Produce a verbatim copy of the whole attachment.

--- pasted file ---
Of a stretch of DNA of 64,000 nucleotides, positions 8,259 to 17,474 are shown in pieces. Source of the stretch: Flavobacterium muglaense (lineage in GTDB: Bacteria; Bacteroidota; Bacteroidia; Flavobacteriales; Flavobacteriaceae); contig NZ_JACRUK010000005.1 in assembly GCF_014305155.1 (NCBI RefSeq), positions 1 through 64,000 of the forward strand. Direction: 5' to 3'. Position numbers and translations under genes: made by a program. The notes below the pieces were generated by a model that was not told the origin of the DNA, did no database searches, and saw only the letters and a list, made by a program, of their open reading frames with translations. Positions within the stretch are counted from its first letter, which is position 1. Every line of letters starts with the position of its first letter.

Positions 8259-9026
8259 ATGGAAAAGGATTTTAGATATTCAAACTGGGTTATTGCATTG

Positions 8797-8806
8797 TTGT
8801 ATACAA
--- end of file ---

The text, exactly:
Of a stretch of DNA of 64,000 nucleotides, positions 8,259 to 17,474 are shown in pieces. Source of the stretch: Flavobacterium muglaense (lineage in GTDB: Bacteria; Bacteroidota; Bacteroidia; Flavobacteriales; Flavobacteriaceae); contig NZ_JACRUK010000005.1 in assembly GCF_014305155.1 (NCBI RefSeq), positions 1 through 64,000 of the forward strand. Direction: 5' to 3'. Position numbers and translations under genes: made by a program. The notes below the pieces were generated by a model that was not told the origin of the DNA, did no database searches, and saw only the letters and a list, made by a program, of their open reading frames with translations. Positions within the stretch are counted from its first letter, which is position 1. Every line of letters starts with the position of its first letter.

Positions 8259-9026
8259 ATGGAAAAGGATTTTAGATATTCAAACTGGGTTATTGCATTG

Positions 8797-8806
8797 TTGT
8801 ATACAA